After Paul Ryan and House Republicans had such a difficult time passing their version of the American Health Care Act (AHCA), Senate Republicans took notice, knowing they would be up next. After Senate Majority Leader Mitch McConnell witnessed the flood of angry phone calls to House Republicans, street protests, and furious constituent comments to representatives at town halls, he decided that—when it was his turn—he would do things a little differently.
But that doesn’t necessarily equate to doing things better. Lacking even the pretense of transparency and input from both the public and healthcare experts, McConnell’s approach to the AHCA is—arguably—much worse.
Why? Because the lesson Mitch McConnell learned from House Republicans is that if you keep the healthcare bill completely secret, then no one will have anything to talk about, and they will just go away.
No one outside of the healthcare working group (which, by the way, includes exactly ZERO women) even knows what is being discussed in the meetings, much less what will end up in the final version of the bill itself. Neither Health and Human Services Secretary Tom Price nor the Republican Chairman of the Senate Finance Committee, Senator Orrin Hatch, have seen any potential language that will be included in the AHCA.
Secrecy as the Republican healthcare strategy
This isn’t an oversight. Republicans aren’t accidentally bad at keeping people informed about how they’re crafting the healthcare bill. Rather, this is a shrewd calculation that Mitch McConnell and Senate Republicans have made to advance their conservative agenda at the expense of the health and economic well-being of Americans. In fact, when one Republican aide was asked about why there was a need for so much secrecy, he replied, “We aren’t stupid.”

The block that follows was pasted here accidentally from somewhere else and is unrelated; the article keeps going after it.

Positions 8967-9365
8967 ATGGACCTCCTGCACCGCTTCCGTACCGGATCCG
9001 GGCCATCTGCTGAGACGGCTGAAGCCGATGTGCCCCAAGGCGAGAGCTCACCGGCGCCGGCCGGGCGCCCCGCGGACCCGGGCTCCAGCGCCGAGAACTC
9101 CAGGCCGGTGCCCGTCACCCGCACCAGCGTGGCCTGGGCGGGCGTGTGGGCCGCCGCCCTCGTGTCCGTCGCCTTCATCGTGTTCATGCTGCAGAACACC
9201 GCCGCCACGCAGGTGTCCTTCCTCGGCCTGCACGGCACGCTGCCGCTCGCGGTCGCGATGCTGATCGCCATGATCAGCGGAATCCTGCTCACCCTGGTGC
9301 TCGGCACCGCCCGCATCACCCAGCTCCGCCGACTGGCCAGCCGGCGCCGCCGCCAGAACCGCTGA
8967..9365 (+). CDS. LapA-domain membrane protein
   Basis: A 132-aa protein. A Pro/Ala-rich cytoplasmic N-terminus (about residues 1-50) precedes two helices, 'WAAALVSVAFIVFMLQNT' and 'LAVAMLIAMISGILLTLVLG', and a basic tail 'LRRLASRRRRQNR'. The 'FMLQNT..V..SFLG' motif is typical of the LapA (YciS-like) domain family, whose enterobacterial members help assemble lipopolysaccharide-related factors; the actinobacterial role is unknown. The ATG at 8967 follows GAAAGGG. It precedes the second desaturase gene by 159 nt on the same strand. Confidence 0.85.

Republicans think that it would be stupid to make the healthcare bill public before ramming it through because doing so would give the public a chance to consider the bill on its merits. And if this version is anything like the no good, terrible, very bad House version, we know it will be bad. Even Republican Senator Lisa Murkowski said, “I want greater access and lower costs. So far, I’m not seeing that happen.”
The only problem this bill addresses so far is getting to 51 votes, according to Senator John McCain. But if you care about lowering health insurance premiums, or getting pre-existing conditions covered without going bankrupt, or the myriad benefits that working families rely on today under the ACA, you’re out of luck and in the dark.
If you care about lowering health insurance premiums, or getting pre-existing conditions covered without going bankrupt, or the myriad benefits that working families rely on today under the ACA, you’re out of luck and in the dark.
What DO Republicans care about when it comes to the AHCA?
For starters, Republicans are desperate for any kind of victory, so passing a healthcare bill—any bill—is a top priority. One Republican even said the investigation into the Trump campaign’s ties with Russia and obstruction of justice gave them some breathing room because it was drawing attention away from what they were doing on healthcare. Supposedly, passage of the healthcare bill would amount to a victory in the form of a promise kept by Republicans, but I don’t recall anyone promising to strip away healthcare from millions of Americans. Do you?
Mitch McConnell has said many times that he plans to bring his version of the healthcare bill, whatever it may be, to the Senate floor for a vote before the July 4 recess.
What can we actually expect from the Senate version of the AHCA?
- 23 million Americans will lose their health insurance coverage
- Planned Parenthood will be defunded
- the mega-rich will get lower taxes at the expense of the rest of us
So Happy Birthday America. Good luck with healthcare. You’re gonna need it.
3 things you can you do today to expose the secret Republican healthcare bill
If you, like me, find this 100 percent unacceptable, do these three things to give Mitch McConnell the opposite of what he wanted—an informed and angry public willing to rise up against him: